THE SONIC BOOMER
“Hippity, hoppin’, Easter’s on its waaaaaaaay!” If you remember the melody to those lyrics, you probably also remember the days when women wore hats to church. “Here Comes Peter Cottontail” was a popular holiday classic when I was growing up, sung by none other than TV cowboy hero Gene Autry.
It was a different time.
I miss Gene Autry — and I sort of miss the hats. If you were Catholic, it was absolutely mandatory; a sin if you didn’t wear one. So, before we left the house on any given Sunday, my mother would remind me 15 times to take my hat. But I was a kid — and a tomboy at that — so the beautiful white organza creation my grandmother had bought me was often left sitting on the couch. Once we arrived at the church, I would see all the other girls in their pastel creations and remember it. Then my 10-year-old heart would stop as I realized that I was now going to hell. I could skip church, of course, but then I would go to hell for that. Either way, nothing I did on Earth mattered anymore. Eternal damnation was my fate.
Then, just as we approached the big wooden doors, my mother would magically pull a lace mantilla or even a frilly handkerchief from her purse, affix it to my head with a hairpin and save the day. Talk about my hero! Her foresight saved me from doom more than once.
It was impossible to forget one’s hat on Easter, however. “In Your Easter Bonnet” had been playing on the radio for days as a reminder. Millinery marvels coursed up the church steps in waves — flowers, felt, feathers, buttons, birds, butterflies and veils. It was entertaining! A real-life translation of “Can you top this?”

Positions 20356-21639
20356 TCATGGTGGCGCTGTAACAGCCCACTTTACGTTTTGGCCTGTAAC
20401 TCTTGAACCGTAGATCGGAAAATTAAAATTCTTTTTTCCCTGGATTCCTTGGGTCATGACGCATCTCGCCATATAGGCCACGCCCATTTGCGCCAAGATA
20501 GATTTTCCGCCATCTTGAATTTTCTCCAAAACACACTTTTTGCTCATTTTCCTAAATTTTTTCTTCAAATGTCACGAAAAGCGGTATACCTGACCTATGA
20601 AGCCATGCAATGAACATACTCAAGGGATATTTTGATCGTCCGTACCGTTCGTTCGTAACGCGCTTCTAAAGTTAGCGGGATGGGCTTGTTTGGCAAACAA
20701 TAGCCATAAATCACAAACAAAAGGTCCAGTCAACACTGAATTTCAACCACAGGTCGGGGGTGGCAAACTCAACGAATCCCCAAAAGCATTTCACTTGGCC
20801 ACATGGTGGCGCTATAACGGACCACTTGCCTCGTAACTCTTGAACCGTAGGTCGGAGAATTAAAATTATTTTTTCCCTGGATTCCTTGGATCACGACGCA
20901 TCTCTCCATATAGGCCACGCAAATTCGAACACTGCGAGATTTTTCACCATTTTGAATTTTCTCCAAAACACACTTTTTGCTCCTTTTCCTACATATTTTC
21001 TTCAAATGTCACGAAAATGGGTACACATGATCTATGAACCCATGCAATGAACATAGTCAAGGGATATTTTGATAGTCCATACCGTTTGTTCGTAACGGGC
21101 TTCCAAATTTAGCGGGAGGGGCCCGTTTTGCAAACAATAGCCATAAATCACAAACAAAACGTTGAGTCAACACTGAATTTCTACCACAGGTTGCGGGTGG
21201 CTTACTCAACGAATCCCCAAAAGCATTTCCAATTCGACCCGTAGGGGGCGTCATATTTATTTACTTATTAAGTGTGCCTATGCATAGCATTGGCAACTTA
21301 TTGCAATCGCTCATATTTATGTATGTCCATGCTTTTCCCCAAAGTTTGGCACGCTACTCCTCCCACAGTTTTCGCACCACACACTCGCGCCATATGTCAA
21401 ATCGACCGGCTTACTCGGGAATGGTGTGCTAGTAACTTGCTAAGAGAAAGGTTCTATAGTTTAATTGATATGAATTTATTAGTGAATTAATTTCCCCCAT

Today, it’s more like “What’s a bonnet?” and “Who’s Gene Autry?”
So many things from the past are gone but, really, we have no one to blame but ourselves. I remember “The Demise of the Hats” very well.
Having left my 10th year far behind, my college job was to sell millinery in a department store. I was surrounded by hats three nights a week and on weekends. I now had hundreds of hats at my disposal, but often missed church “because I had to work.” Not even mom could save me now.
Then, just as I paid my last tuition bill, an American newspaper mistakenly published that the Pope had repealed the hats rule. Women rejoiced (throwing their hats in the air?) but it was the beginning of the end for the U.S. millinery industry. Now whose fault was that?
This Sunday, millions of women around the world will attend Easter services at church. Some will wear hats; some won’t. I can only hope that somewhere, a mother will plop a hankie onto her tomboy daughter’s head while humming, “In Your Easter Bonnet.”
The very thought of it makes me smile.